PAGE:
The above and other objects are achieved in accordance with an apparatus embodiment of the present invention for a participant and his opponent by the use of a contact point indicating system comprising: at least one indicator means; inferior means, associated with said at least one participant, for removably mounting said indicator means; and superior means, associated with at least one opponent for retainably mounting said indicator means, said superior means comprising a means in combination with said indicator means for generating a greater retaining force and said inferior means in combination with said indicator means comprising a means generating a lesser retaining force, whereby said indicator means remains in contact with said inferior means until contact is made with said superior means, wherein said greater retaining force causes said indicator means to transfer to and remain in position with respect to said superior means and said opponent.
The above and other objects are achieved in accordance with a method embodiment of the present invention wherein there are included the steps of: providing at least one indicator means; providing at least one participant with an inferior means for removably mounting said indicator means; and providing at least one opponent with a superior means for retainably mounting said indicator means where said superior means in combination with said indicator means comprising means generating a greater retaining force and said inferior means in combination with said indicator means comprising means generating a lesser retaining force, whereby said indicator means remains in contact with said at least one participant and said inferior means until contact is made with said at least one opponent upon which said superior means is mounted, whereupon said greater retaining force causes said indicator means to transfer to and remain in position on said superior means and said opponent.
The above and other objects will become more apparent from the following description and accompanying drawings, wherein:
FIG. 1 is a side-view partially in section illustrating the three components of the present invention;
FIG. 2 is a view of FIG. 1 along section lines II--II;
FIGS. 3A, 3B and 3C are side-views illustrating the transfer of the position indicator from one participant to another participant; and
FIGS. 4A and 4B illustrate a further embodiment of the present invention first in position and secondly after contact has been made.
Referring now to the drawings in which like reference numerals indicate similar elements in respective views, FIG. 1 illustrates elements of the indicator system. For simplicity sake, the individuals delivering a blow will be referred to as the participant and the individual receiving the blow will be referred to as the opponent. It should be noted that the opponent can be a target system or a life-like model of an opponent for practice purposes. It is envisioned that during an actual point karate match, both individual contestants will have the participant and opponent components of the system and thus blows delivered by both individuals will be recorded on the other.
With the above convention in mind, FIG. 1 generally illustrates an indicator means at 10 including a substrate 12 having two sides, each of which are attached to one part of a two-part hook and loop fastener system, for example Velcro. It is understood that while the hook and loop materials are shown in a particular configuration, it is unnecessary for them to be organized as indicated and it is only necessary that the indicator material be the opposite to that of the surface that the indicator is in contact with.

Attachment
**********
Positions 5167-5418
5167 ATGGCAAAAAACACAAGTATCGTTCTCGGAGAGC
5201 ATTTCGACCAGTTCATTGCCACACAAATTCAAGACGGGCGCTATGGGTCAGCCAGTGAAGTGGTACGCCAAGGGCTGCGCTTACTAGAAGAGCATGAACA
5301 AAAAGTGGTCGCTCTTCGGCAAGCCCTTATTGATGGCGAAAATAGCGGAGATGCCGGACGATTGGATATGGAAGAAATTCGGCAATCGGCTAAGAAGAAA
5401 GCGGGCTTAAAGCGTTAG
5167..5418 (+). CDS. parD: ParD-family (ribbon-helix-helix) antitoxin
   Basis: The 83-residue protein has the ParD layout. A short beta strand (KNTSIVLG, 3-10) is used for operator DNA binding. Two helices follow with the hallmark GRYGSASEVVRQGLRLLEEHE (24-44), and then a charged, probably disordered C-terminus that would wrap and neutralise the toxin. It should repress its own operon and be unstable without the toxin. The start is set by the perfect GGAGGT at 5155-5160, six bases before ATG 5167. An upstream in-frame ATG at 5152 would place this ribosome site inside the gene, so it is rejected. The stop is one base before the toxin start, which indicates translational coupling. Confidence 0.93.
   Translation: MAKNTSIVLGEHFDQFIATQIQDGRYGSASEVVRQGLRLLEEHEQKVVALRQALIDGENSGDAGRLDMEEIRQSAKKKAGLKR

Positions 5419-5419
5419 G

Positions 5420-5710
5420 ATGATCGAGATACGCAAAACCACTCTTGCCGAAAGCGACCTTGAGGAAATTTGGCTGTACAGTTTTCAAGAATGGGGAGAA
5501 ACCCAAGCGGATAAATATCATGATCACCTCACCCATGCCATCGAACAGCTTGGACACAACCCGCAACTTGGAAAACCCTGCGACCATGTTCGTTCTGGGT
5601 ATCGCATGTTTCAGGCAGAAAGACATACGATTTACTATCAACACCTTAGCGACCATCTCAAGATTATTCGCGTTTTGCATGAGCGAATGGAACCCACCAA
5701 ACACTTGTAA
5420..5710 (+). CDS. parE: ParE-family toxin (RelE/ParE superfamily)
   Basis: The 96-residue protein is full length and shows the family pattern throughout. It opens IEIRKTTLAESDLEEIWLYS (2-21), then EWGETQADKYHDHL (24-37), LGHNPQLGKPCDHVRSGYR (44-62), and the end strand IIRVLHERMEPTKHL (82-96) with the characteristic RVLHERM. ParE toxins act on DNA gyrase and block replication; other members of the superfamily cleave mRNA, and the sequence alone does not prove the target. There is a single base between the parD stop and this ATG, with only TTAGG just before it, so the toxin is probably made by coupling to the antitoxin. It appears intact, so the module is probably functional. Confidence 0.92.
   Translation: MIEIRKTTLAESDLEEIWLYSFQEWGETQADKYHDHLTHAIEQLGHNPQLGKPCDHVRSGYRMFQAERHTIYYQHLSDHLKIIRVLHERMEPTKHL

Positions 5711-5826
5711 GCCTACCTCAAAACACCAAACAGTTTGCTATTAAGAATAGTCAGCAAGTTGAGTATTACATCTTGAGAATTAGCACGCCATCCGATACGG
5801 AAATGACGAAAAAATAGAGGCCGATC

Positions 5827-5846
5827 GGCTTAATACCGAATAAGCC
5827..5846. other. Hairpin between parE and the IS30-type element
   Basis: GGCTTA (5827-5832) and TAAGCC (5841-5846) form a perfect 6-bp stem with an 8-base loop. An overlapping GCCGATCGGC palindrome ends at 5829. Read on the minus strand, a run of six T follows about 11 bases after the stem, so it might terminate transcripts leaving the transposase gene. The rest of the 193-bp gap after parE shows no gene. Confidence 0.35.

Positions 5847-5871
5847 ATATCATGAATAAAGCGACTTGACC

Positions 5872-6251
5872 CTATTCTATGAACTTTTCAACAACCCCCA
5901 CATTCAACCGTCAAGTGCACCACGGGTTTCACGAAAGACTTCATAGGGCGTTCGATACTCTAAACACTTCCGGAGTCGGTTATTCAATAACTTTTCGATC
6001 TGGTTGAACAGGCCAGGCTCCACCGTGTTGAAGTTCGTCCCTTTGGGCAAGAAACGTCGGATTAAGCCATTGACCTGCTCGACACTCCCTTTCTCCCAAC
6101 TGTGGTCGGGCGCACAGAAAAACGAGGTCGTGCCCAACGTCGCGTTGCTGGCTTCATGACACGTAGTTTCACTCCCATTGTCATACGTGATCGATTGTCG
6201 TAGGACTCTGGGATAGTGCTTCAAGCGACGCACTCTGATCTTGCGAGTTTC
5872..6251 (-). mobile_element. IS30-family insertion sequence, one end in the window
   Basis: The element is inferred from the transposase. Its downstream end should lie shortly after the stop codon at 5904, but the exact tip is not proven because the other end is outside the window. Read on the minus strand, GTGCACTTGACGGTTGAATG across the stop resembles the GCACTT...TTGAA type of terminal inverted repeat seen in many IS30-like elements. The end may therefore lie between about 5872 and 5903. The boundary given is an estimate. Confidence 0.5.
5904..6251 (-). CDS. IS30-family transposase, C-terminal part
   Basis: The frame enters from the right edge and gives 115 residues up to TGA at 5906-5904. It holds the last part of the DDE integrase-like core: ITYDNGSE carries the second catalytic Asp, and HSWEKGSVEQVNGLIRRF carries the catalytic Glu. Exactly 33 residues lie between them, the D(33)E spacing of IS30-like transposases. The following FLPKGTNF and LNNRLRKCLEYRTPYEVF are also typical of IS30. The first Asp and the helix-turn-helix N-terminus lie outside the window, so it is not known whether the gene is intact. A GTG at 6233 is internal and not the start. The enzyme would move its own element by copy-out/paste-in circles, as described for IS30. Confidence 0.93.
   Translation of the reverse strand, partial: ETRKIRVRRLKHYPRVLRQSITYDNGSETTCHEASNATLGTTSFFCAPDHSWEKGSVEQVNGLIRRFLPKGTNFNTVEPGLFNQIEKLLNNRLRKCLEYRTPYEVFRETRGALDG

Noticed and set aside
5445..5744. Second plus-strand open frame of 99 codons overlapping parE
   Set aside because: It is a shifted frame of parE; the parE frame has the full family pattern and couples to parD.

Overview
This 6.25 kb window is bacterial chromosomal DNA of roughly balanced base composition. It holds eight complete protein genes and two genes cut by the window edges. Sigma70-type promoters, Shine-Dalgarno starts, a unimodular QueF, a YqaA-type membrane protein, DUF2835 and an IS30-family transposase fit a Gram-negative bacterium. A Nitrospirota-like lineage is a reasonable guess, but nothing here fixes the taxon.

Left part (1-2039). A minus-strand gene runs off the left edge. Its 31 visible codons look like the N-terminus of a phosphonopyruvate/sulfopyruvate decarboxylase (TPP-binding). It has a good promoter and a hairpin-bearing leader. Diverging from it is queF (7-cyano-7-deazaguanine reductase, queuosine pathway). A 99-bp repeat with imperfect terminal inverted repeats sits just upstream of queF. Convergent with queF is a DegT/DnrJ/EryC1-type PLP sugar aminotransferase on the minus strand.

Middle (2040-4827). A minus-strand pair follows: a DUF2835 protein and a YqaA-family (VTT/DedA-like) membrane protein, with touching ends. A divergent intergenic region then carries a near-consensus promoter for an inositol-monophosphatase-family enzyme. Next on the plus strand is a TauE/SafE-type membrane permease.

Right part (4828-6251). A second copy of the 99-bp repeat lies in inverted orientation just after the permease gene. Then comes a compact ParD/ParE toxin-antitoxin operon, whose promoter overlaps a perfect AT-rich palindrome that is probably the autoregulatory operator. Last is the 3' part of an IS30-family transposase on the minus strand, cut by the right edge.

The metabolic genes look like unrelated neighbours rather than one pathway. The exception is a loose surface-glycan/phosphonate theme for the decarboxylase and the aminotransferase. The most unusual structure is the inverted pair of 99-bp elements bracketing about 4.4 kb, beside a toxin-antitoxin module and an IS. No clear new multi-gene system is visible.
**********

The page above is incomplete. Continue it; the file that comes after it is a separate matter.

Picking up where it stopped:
As shown, one side of substrate 12 is completely covered with hook-type material 14 and the other side is only partially covered with a ring of hook-type material 16. The participant and opponent would both be wearing karate protective equipment including gloves, boots, shinguards, chest protectors and head gear as is generally done when practicing the sport. The participant's equipment 18 such as a glove or foot protective item, includes a small area of loop-type material 20. The opponent on his protective equipment (or clothing) 22 has a similar loop-type material 24. As noted above, it is only necessary that the opposing surfaces, i.e. participant/indicator or indicator/opponent be covered with attachable hook/loop-type material. It is not necessary in fact that the same type material be used on both sides of the indicator. Thus, the loop-type material 20 and the hook-type material ring 16 could be reversed, just as could be the hook-type material 14 and the loop-type material 24. The only critical arrangement is that the force to seperate the hook/loop interengagement is greater between the indicator and the opponent than the separation force between the indicator and the participant. The reason for this will become apparent by reference to FIGS. 3A-3C.
Referring now to FIGS. 3A-3C, the individual hooks and loops have not been illustrated for clarity of understanding. FIG. 3A illustrates the indicator means 10 mounted on fastener material 20 which is in turn mounted on the participant's offensive protective equipment 18 (i.e. glove or boot). The interaction between hook-type material 16 of the indicator and loop-type material 20 on participant's equipment 18 comprises an inferior means for removably mounting the indicator means on the participant's equipment 18.
FIG. 3B illustrates the participant striking a blow on his opponent. Although the indicator 10 is maintained in position on participant's equipment 18 by virtue of the inferior removable mounting means, the hook-type material 14 of the indicator means 10 is now in contact with loop-type material 24 on the opponents equipment 22. The hook-type material 14 and the loop-type material 24 comprise a superior means for retainably mounting the indicator means on the opponent's equipment 22. It will be appreciated that the area of hook/loop interengagement is much greater between the indicator and the opponent as opposed to the area of interengagement between the indicator and the participant, thus providing the necessary difference in separation forces.